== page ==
The Beaver Brook marsh walking trail is on private property with a public access easement. It loops along the edge of a 41-acre freshwater marsh and the Beaver Brook canal. A boardwalk that was destroyed in a 2012 fire is being planned for replacement in 2016 or 2017.

This is just one piece of information residents will find in a collection of new brochures that describe and map out several walking trails in Milford.

The city, along with the Council of Governments, recently created new trail maps of some of Milford’s open space walks. There are maps of the Great River Walk, Silver Sands State Park,  Wilcox Park, Eisenhower Park, Solomon Woods, Mondo Ponds, and the Beaver Brook trail.

“Milford’s a place you really have to walk to appreciate,” Mayor Ben Blake said.

Milford Open Space manager Steve Johnson said Milford has some wonderful walks, from coastline trails to wooded trails.

“We’ve got some other wonderful walks along the Housatonic River,” he said. “The Solomon Woods walk makes you feel like you’re up in Vermont and New Hampshire.”

The brochures offer insights into the areas and maps of the trails themselves, Johnson said.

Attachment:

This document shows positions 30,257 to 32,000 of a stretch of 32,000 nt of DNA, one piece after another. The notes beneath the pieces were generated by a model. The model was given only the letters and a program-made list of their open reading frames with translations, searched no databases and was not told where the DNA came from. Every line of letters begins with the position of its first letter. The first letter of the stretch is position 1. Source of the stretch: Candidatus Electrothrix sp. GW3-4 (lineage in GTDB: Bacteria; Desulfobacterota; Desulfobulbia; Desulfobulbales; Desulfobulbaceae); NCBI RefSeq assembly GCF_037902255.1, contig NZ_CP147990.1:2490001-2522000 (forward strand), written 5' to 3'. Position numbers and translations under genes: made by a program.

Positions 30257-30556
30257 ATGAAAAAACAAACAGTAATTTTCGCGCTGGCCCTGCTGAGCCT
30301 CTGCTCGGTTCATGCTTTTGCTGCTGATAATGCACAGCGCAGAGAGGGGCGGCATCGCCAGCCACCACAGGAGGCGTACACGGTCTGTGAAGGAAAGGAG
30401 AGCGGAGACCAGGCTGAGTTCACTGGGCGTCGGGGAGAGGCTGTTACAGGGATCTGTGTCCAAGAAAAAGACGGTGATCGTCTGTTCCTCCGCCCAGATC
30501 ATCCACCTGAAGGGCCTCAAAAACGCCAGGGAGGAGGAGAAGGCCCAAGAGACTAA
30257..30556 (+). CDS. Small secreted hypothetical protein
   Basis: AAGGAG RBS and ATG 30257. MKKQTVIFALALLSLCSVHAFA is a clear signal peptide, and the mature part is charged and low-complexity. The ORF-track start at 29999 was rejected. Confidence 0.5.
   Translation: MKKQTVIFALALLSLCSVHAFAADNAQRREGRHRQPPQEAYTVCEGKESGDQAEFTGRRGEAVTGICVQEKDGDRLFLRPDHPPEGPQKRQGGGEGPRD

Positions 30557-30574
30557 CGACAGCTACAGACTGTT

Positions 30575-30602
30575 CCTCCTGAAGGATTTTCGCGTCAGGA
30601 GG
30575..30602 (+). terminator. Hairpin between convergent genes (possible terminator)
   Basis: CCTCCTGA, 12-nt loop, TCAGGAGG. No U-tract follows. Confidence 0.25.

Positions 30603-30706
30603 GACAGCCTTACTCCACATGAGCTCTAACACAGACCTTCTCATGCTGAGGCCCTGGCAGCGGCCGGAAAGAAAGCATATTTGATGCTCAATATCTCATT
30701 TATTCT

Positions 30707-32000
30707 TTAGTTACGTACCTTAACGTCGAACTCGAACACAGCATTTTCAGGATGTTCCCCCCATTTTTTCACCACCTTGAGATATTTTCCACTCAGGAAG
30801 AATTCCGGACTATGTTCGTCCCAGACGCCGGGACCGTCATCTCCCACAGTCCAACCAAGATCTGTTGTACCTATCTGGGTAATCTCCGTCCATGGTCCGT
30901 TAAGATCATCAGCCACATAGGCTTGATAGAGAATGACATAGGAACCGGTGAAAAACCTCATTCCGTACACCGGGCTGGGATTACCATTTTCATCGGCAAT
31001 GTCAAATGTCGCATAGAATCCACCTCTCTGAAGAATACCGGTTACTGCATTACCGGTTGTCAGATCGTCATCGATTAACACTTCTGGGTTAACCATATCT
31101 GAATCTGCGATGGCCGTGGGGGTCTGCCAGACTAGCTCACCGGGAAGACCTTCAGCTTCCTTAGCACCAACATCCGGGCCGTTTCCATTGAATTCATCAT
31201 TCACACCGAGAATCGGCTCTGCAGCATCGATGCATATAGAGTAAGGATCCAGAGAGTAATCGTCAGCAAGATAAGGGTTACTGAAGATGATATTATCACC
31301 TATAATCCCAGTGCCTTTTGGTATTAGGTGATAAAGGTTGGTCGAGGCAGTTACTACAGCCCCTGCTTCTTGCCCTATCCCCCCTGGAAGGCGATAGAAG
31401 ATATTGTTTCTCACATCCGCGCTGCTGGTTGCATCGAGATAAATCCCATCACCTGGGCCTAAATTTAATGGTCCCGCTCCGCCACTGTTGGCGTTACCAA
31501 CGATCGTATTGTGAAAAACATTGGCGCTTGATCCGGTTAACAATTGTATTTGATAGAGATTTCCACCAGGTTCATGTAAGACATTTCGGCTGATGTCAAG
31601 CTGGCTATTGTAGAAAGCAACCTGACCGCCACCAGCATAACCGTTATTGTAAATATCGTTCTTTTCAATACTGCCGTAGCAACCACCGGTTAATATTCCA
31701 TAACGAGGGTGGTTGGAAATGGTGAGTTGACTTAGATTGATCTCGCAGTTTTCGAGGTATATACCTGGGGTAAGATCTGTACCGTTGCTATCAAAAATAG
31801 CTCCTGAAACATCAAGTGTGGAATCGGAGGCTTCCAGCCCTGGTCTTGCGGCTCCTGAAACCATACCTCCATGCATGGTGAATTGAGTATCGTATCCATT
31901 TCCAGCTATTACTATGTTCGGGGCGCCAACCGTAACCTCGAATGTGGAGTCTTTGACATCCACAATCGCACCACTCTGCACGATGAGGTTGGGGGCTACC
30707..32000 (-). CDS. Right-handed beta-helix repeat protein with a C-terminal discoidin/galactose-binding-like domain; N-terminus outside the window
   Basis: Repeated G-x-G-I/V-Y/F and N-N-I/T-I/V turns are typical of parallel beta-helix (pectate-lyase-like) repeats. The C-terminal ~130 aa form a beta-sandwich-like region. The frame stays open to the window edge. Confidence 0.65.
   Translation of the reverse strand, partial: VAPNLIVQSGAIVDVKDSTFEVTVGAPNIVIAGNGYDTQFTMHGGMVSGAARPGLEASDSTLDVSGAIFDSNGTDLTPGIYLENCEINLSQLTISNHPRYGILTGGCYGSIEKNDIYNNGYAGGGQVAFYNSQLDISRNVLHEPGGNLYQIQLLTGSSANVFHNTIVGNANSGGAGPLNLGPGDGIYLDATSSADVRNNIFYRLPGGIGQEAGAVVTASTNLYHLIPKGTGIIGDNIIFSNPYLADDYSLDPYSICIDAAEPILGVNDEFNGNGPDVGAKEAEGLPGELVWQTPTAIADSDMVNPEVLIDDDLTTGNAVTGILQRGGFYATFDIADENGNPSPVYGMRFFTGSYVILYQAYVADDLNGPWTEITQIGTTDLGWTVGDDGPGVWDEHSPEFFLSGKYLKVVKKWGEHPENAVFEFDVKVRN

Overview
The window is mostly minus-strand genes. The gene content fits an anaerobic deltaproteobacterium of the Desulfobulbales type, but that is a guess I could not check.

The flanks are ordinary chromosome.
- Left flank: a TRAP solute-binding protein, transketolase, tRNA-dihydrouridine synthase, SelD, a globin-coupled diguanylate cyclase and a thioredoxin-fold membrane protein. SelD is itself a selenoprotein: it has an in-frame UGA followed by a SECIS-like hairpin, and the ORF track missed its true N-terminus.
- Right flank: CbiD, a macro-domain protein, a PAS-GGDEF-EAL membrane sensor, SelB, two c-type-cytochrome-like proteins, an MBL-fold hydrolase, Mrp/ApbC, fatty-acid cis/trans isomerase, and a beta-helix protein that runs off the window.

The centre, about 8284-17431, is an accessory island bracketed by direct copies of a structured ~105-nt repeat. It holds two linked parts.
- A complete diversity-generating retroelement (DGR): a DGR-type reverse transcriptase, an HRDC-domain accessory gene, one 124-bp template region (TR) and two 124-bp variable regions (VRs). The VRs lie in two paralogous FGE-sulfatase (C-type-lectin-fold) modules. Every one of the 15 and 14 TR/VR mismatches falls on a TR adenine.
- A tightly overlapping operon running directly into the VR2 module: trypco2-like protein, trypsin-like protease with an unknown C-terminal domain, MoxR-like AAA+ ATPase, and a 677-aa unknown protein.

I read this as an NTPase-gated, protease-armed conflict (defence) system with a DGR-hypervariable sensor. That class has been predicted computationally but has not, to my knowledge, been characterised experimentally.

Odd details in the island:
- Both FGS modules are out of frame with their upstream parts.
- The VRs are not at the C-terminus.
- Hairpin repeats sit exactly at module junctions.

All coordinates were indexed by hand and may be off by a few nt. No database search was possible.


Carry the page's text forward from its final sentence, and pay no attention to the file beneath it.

At Eisenhower Park, for example, “an extensive network of trails meander along recreational areas, a community garden, lawns, fields, shrublands, the Wepawaug River, wetlands, vernal pools, and forested areas,” the Eisenhower Park brochure explains. “The trails connect nearly every portion of the 200-acre Eisenhower Park.”

At the Great River Walk, residents can look for birds feeding along the edges of the tidal flats. They may spot herons, egrets, clapper rails, and king rails. “Watch for hawks flying overhead along the river or ducks on the river,” this brochure states.

And then there is the history of Wilcox Park, which is located behind the Milford Public Library.

“This land is part of the original land grant to William Fowler, the first miller,” states the Wilcox Park brochure. “This land was owned by the Fowler family until purchased by Clark Wilcox in 1908. Mr. Wilcox deeded this land to the Town of Milford in 1909 as a public park. With the help of the Milford Garden Club, CT declared this as part of a state refuge for wildlife in 1931.”

The new guides are available on the city website, or by going to ci.milford.ct.us/open-space-natural-resource/pages/milford-open-space-walks.